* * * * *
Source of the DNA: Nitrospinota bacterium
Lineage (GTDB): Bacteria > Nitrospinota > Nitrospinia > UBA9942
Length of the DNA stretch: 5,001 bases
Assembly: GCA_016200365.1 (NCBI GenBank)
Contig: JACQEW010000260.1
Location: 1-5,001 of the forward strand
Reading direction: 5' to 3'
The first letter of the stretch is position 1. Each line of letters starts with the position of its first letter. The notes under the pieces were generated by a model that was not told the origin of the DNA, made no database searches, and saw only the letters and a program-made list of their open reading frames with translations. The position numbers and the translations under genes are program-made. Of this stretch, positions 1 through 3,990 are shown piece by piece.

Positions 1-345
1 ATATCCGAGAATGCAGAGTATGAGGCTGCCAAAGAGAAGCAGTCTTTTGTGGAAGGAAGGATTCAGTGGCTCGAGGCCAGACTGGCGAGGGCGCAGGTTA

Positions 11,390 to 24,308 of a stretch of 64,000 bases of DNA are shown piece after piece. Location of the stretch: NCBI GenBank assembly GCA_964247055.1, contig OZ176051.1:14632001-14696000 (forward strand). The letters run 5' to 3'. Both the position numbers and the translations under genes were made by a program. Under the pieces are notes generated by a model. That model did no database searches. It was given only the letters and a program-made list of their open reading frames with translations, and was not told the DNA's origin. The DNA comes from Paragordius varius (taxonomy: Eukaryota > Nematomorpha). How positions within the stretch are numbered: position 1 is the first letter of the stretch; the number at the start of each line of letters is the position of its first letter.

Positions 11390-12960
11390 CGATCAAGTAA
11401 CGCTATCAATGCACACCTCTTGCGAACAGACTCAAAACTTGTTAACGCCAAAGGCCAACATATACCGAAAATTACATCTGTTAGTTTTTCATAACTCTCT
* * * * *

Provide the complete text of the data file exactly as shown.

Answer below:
Source of the DNA: Nitrospinota bacterium
Lineage (GTDB): Bacteria > Nitrospinota > Nitrospinia > UBA9942
Length of the DNA stretch: 5,001 bases
Assembly: GCA_016200365.1 (NCBI GenBank)
Contig: JACQEW010000260.1
Location: 1-5,001 of the forward strand
Reading direction: 5' to 3'
The first letter of the stretch is position 1. Each line of letters starts with the position of its first letter. The notes under the pieces were generated by a model that was not told the origin of the DNA, made no database searches, and saw only the letters and a program-made list of their open reading frames with translations. The position numbers and the translations under genes are program-made. Of this stretch, positions 1 through 3,990 are shown piece by piece.

Positions 1-345
1 ATATCCGAGAATGCAGAGTATGAGGCTGCCAAAGAGAAGCAGTCTTTTGTGGAAGGAAGGATTCAGTGGCTCGAGGCCAGACTGGCGAGGGCGCAGGTTA

Positions 11,390 to 24,308 of a stretch of 64,000 bases of DNA are shown piece after piece. Location of the stretch: NCBI GenBank assembly GCA_964247055.1, contig OZ176051.1:14632001-14696000 (forward strand). The letters run 5' to 3'. Both the position numbers and the translations under genes were made by a program. Under the pieces are notes generated by a model. That model did no database searches. It was given only the letters and a program-made list of their open reading frames with translations, and was not told the DNA's origin. The DNA comes from Paragordius varius (taxonomy: Eukaryota > Nematomorpha). How positions within the stretch are numbered: position 1 is the first letter of the stretch; the number at the start of each line of letters is the position of its first letter.

Positions 11390-12960
11390 CGATCAAGTAA
11401 CGCTATCAATGCACACCTCTTGCGAACAGACTCAAAACTTGTTAACGCCAAAGGCCAACATATACCGAAAATTACATCTGTTAGTTTTTCATAACTCTCT